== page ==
Let’s wait a little bit more before we throw over the global economic order

It’s amazing how quickly the four horsemen of the apocalypse have rode into town with the Covid-19 virus.  They are quick to throw the whole global order under the bus and call for a new nationalism, closed borders, rebuilding local manufacturing and food sectors and severely limiting immigration.

I admit this crisis is a biggie.  There is no getting around that freer trade, tourism, population mobility, integrated global supply chains, etc. contributed to the spread of this nasty virus.

In my opinion a world where countries work together to solve global challenges – albeit sometimes clunkily – is much preferred to the old world order where tensions roiled and eventually boiled over into massive conflict.

In my opinion a world where migrants can move from places of limited opportunity to those with greater opportunity is much preferred to a world order where societies get old and can’t properly fund health care and social programs.

In my opinion, a world where countries can exploit their specific strengths, assets and attributes to serve global markets – is a better one than a closed world where countries strive for self-sufficiency at a price – no avocado toast in New Brunswick in a world with fully closed borders.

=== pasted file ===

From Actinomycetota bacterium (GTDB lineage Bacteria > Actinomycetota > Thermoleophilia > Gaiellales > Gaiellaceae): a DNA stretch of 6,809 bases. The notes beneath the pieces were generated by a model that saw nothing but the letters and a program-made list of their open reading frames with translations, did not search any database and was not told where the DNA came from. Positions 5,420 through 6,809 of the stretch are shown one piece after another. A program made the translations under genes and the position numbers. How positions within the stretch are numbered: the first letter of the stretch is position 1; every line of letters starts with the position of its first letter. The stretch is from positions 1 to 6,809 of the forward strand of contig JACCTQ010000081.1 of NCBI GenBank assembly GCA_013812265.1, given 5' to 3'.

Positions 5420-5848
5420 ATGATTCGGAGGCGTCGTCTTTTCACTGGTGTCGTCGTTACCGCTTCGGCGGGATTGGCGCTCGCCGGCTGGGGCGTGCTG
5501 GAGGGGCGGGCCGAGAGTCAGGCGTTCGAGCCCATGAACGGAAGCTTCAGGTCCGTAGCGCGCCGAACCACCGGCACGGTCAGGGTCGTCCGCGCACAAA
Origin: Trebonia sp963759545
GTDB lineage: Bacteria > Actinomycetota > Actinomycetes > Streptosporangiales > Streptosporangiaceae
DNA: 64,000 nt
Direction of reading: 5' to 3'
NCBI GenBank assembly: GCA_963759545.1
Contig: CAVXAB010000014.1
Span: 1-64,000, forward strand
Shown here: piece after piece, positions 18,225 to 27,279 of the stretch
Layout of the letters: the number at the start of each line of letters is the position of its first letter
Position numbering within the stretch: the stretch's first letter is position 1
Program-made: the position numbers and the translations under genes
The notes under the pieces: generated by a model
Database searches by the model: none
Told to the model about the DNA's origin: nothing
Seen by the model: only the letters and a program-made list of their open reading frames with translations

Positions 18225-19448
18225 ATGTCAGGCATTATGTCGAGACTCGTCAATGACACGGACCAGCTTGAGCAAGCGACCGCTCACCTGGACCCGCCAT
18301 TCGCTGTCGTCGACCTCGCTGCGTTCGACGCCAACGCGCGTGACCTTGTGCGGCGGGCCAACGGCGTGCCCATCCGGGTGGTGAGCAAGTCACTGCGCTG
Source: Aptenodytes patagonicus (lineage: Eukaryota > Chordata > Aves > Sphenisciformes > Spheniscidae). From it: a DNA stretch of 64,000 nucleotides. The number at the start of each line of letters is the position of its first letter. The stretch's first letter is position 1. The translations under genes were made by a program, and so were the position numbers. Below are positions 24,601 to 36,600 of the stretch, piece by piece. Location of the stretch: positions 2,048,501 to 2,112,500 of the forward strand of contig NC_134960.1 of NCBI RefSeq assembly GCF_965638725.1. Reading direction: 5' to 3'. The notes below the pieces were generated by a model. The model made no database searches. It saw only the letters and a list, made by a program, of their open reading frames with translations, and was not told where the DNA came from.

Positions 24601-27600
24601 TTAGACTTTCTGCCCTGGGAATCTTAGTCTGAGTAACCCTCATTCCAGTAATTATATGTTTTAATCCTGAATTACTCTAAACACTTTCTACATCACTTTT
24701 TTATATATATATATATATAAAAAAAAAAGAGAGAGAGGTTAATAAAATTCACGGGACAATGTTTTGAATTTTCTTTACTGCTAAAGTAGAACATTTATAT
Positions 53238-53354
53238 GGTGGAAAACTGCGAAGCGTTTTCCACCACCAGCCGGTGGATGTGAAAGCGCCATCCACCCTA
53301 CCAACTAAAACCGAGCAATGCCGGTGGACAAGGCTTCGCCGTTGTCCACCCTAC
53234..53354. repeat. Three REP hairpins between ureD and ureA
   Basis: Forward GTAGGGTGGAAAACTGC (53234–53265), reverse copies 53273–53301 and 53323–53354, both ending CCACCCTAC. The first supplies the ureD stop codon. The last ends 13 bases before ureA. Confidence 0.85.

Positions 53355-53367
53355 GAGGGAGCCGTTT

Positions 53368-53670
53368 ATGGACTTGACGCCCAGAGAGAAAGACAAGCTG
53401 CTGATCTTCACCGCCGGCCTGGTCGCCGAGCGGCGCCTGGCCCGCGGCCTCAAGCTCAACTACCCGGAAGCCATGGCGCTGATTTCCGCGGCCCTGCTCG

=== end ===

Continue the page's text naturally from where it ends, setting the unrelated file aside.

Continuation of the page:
In my opinion, a world where richer countries can invest in poorer ones and help raise billions out of poverty (as has been done, read Steven Pinker on this) in a mutually beneficial way – is better than a Hobbsian world where everyone country is out for #1 and only #1.

Yes, I realize that all of these things are not entirely good.  Not much in the world is that cut and dried.  Everything has costs and benefits.  Everything creates some kind of externalities.

So let’s go back to the drawing board, if we must, but not to close up the shop.  Let’s make it better.

I’d still like to sit in a cafe in Paris and drink coffee looking out at the street.

I’d still like to buy olive oil from Greece.

I’d still like to visit my parents-in-law in the wonderful and wonderfully flawed city of Sao Paulo.

I’d still like to attract thousands of ambitious immigrants to New Brunswick every year to help us build New Brunswick 2.0.

And, yes, I’d still like to import avocados from Mexico so I can mix it with a little salt and lemon juice and spread it on toast.




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